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Challenging Global Geographies of Power: Sending Children back to Nigeria from the United Kingdom for Education

  • Pamela Kea (a1) and Katrin Maier (a2)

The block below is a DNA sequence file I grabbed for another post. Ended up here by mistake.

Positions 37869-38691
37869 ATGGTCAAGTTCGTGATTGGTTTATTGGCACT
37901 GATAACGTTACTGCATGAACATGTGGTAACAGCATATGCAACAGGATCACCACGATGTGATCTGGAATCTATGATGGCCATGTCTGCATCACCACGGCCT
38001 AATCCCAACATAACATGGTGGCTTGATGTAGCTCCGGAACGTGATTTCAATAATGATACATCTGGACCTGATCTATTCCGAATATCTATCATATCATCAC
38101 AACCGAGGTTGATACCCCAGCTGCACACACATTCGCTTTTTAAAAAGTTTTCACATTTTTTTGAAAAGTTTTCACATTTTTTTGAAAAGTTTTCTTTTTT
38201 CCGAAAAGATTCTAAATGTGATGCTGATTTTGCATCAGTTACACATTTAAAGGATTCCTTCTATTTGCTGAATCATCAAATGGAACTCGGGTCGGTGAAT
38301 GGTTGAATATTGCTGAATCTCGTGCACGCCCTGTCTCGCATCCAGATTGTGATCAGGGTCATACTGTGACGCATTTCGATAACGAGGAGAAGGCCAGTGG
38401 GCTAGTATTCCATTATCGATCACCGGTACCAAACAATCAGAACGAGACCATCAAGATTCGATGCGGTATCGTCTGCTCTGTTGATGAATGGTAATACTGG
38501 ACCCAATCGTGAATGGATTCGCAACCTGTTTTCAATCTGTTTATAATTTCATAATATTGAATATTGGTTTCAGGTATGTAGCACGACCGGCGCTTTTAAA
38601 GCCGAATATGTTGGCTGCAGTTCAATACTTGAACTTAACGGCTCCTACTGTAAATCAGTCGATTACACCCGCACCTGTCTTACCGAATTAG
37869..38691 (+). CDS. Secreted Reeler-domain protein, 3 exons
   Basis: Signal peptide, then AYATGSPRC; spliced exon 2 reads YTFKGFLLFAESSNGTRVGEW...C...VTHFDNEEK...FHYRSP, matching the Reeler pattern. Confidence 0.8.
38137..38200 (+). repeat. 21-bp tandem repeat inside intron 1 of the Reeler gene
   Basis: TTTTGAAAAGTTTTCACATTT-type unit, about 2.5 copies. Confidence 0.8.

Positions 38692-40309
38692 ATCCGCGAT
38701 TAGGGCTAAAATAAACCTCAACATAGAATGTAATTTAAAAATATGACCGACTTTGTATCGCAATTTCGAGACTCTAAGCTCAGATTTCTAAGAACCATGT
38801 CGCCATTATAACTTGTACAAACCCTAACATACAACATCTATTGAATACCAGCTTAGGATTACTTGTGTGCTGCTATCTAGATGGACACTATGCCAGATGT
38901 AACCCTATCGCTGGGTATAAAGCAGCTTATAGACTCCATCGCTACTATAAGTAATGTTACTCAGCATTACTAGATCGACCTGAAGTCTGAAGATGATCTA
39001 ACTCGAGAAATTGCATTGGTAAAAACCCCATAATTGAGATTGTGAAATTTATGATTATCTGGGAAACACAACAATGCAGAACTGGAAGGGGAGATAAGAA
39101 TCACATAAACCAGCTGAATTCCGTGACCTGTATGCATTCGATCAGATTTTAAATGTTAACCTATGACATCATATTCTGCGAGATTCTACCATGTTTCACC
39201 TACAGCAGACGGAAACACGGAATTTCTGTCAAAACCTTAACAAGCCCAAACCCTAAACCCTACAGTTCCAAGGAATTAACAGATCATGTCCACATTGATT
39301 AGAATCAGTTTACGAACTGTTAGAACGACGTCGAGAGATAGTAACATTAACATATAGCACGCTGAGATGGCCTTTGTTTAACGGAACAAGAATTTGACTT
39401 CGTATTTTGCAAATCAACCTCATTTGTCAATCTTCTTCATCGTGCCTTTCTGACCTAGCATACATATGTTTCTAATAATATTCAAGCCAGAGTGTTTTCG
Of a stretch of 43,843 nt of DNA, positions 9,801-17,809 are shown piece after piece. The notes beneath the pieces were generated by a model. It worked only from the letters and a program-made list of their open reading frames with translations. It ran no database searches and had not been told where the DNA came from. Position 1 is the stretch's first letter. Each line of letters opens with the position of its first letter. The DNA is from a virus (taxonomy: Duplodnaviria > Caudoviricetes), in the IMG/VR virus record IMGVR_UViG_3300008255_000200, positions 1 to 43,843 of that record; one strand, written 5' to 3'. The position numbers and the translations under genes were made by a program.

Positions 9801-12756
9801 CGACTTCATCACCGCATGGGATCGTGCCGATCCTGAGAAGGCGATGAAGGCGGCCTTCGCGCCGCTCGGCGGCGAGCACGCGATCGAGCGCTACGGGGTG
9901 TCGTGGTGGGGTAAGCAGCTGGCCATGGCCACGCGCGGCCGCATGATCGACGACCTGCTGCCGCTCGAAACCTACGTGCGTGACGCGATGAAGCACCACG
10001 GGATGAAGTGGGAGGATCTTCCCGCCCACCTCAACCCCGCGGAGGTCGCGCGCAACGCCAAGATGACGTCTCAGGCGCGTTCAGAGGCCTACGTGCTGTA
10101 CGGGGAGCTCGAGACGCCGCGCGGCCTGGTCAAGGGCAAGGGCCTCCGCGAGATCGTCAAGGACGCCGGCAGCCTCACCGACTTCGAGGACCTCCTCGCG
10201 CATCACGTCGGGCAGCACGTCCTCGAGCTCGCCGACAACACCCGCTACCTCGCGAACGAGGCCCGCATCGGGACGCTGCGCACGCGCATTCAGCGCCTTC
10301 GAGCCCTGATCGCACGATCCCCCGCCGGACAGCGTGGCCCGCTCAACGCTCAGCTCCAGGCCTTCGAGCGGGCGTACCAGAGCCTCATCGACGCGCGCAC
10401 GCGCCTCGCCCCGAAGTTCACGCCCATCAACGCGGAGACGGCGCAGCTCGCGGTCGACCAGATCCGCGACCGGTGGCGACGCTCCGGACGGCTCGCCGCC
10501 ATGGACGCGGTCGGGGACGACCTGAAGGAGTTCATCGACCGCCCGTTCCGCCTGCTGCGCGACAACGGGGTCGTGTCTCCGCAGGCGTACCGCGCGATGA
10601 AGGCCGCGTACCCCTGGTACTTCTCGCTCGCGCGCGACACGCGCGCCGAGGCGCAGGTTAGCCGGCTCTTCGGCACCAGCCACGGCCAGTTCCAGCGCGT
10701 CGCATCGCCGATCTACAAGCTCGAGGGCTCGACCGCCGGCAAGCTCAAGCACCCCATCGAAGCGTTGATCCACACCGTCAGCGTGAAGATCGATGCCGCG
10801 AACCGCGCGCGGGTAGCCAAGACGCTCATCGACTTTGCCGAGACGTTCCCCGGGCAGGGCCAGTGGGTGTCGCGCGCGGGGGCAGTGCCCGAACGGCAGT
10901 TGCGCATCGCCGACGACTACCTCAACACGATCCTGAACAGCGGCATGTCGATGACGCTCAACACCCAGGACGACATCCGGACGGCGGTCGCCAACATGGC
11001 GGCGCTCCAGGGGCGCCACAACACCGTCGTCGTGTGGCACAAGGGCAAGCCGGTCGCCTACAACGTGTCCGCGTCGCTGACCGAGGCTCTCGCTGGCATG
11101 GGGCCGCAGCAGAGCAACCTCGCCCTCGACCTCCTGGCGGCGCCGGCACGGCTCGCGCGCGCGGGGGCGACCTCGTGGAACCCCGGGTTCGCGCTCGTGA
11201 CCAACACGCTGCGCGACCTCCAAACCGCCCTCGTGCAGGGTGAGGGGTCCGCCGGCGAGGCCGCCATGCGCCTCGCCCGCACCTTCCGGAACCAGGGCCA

West Africans have a long history of investing in their children's education by sending them to Britain. Yet, some young British-Nigerians are being sent to Nigeria for secondary education, going against a long historical grain. The movement of children from London to Nigeria is about the making of good subjects who possess particular cultural dispositions and behave in such a manner as to ensure educational success and the reproduction of middle-class subjectivities within neoliberal globalization. We maintain that this movement highlights the way in which global geographies of power—rooted in a colony-metropole divide—are being challenged and reconfigured, serving to provincialize the UK, through the educational choices that Nigerian parents make for their children. Such small acts disrupt imagined geographies and particular spatial and temporal configurations of progress and modernity, in which former colonial subjects have traveled to the metropole for education, while generating counter-narratives about Nigerian education, society, and economy. Yet, the methods used to instill new dispositions and habits in the contemporary Nigerian educational context are informed by the British educational colonial legacy of discipline through corporal punishment—physical punishment was central to the civilizing mission of British colonial educational policy. Consequently, the choice to send children to school in Nigeria and other African countries both challenges global geographies of power and illuminates the continued relevance of the colonial educational legacy and its disciplinary strategies, which are, in turn, part of the broader project of modernity itself.

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